Wednesday, August 4, 2010

Documentary and avant-garde films announced for TIFF 2010

The Toronto International Film Festival announced more films from its 2010 lineup. They revealed the titles of a number of their documentaries and avant-garde films from the Wavelengths program. Additional Canadian titles from those programs will be announced at the press conference for Canadian films next week on August 10.

Thom Zimny's The Promise: The Making of Darkness on the Edge of Town will be presented as a gala selection. It takes an in-depth look at Bruce Springsteen's creative process in recording his fourth album from 1976 to 1978. Other documentary filmmakers bringing new work to the festival include Errol Morris(Tabloid ), Kim Longinotto(Pink Saris), Alex Gibney (Client 9: The Rise and Fall of Eliot Spitzer), Frederick Wiseman (Boxing Gym) and Werner Herzog (Cave of Forgotten Dreams). Herzog's film is an intriguing-sounding 3-D documentary about primitive cave paintings in France. Charles Ferguson's Inside Job has its North American premiere after being one of the favourites at the Cannes Film Festival.

36 avant-garde and experimental films are programmed in the Wavelengths category, named in honour of Michael Snow's influential film Wavelength. These are grouped into six programs and play on the first four full days of the festival, September 10-13. Tickets packages for this section are very affordable. I highly recommend catching some of these more innovative films. It's always very interesting and trippy to see what cutting-edge artists are capable of creating .

A lot of people were disappointed that the genre films of Midnight Madness were not included in today's announcement. Fans have been anxious and have tried to figure out what might be on this year's slate. Midnight Madness programmer Colin Geddes gently teased his twitter followers with clues, including the single word "Tron." Many have simply assumed that the coming remake of Tron will be a selection, but that is certainly not the case. That would hardly be a clue if he merely named the film in question. A much more sensible deduction is the film Fubar 2, the sequel to Michael Dowse's 2002 mockumentary Fubar, which featured the character Troy "Tron" McRae.

Here are today's press releases.

Errol Morris, Bruce Springsteen, Kim Longinotto And Werner Herzog (In 3-D!) Lead A Line-Up Of Documentary All-Stars

Toronto – The Toronto International Film Festival proudly presents a veritable who’s who of documentary filmmaking as Errol Morris explores a woman’s bizarre search for one true love in Tabloid, Thom Zimny reveals Bruce Springsteen's creative process in The Promise: The Making of Darkness on the Edge of Town, Kim Longinotto tracks an Indian feminist group in Pink Saris, and Werner Herzog films humankind's earliest known images in 3-D in Cave of Forgotten Dreams. These are a few of the high-profile world premieres among the documentaries screening at this year's Festival.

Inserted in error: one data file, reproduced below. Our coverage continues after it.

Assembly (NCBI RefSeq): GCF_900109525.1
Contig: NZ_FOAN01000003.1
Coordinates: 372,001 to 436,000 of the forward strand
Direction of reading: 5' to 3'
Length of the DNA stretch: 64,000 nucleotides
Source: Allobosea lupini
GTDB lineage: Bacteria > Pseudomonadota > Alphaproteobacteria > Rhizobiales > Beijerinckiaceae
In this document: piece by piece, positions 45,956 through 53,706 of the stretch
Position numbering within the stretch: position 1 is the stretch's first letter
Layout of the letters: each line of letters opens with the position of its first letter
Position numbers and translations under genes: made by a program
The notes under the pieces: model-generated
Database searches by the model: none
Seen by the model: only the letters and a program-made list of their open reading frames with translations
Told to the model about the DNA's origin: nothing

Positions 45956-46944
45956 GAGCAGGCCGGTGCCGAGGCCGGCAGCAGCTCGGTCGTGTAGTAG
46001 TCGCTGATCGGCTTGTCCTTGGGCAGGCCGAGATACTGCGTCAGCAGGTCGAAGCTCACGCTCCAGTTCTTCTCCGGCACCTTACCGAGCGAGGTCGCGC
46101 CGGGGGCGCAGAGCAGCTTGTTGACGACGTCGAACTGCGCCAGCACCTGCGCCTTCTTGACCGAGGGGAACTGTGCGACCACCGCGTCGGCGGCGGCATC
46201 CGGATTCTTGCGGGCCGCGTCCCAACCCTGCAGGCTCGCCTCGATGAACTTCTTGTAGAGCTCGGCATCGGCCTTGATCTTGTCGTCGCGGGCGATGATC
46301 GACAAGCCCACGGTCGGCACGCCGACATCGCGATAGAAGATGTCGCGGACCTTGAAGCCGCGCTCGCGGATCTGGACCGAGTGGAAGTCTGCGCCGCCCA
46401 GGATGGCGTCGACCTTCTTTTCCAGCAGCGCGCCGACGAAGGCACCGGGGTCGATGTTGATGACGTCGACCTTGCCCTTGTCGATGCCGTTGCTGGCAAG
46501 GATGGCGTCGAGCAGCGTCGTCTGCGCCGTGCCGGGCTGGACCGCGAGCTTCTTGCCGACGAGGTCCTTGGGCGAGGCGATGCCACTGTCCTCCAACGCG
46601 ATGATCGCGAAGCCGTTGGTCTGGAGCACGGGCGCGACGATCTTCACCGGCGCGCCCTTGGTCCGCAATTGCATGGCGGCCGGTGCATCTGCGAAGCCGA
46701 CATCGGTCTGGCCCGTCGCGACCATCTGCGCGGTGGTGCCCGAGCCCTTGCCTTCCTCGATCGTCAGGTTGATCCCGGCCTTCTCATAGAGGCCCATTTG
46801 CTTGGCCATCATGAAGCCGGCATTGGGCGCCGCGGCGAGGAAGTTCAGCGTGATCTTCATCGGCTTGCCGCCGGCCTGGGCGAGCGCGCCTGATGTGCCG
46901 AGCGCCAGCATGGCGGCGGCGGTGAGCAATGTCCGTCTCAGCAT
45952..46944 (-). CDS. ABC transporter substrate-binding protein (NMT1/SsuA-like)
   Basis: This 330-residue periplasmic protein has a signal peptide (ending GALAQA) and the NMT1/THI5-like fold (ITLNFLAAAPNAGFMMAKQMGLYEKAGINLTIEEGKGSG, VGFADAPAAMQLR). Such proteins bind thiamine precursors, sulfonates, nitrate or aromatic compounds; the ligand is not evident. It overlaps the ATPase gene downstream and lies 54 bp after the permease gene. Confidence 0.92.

"I'm thrilled that we’ve been able to program a documentary line-up with so many acclaimed filmmakers this year," said Thom Powers, TIFF programmer. "From Oscar winners and nominees to Emmy award-winners, these talented filmmakers have created works that will be debated and discussed for months to come. They reinvigorate our thinking about subjects like the war in Afghanistan, the banking crisis, and the future of energy."

Emotions run the gamut as The Skeptical Environmentalist stirs controversy in Cool It, Guerrilla Girls fight the establishment in !Women Art Revolution – A Secret History, sex collides with politics in Client 9: The Rise and Fall of Eliot Spitzer and Indian children perform The Sound of Music in The Sound of Mumbai: A Musical.

The Promise: The Making of Darkness on the Edge of Town Thom Zimny, USA
World Premiere
The Promise: The Making of Darkness on the Edge of Town takes us into the studio with Bruce Springsteen and the E Street Band for the recording of their fourth album. Grammy and Emmy Award-winning filmmaker Thom Zimny has collaborated with Springsteen on this documentary, gaining access to never before seen footage shot between 1976-1978, capturing home rehearsals and recording sessions that allow us to see Springsteen’s creative process at work.

Erotic Man Jørgen Leth, Denmark
World Premiere
Danish master Jørgen Leth travels the globe in this sensual, provocative and sometimes autobiographical essay film about a man searching … searching the world for the nature of the erotic.

Nostalgia for the Light Patricio Guzmán, France/Germany/Chile
North American Premiere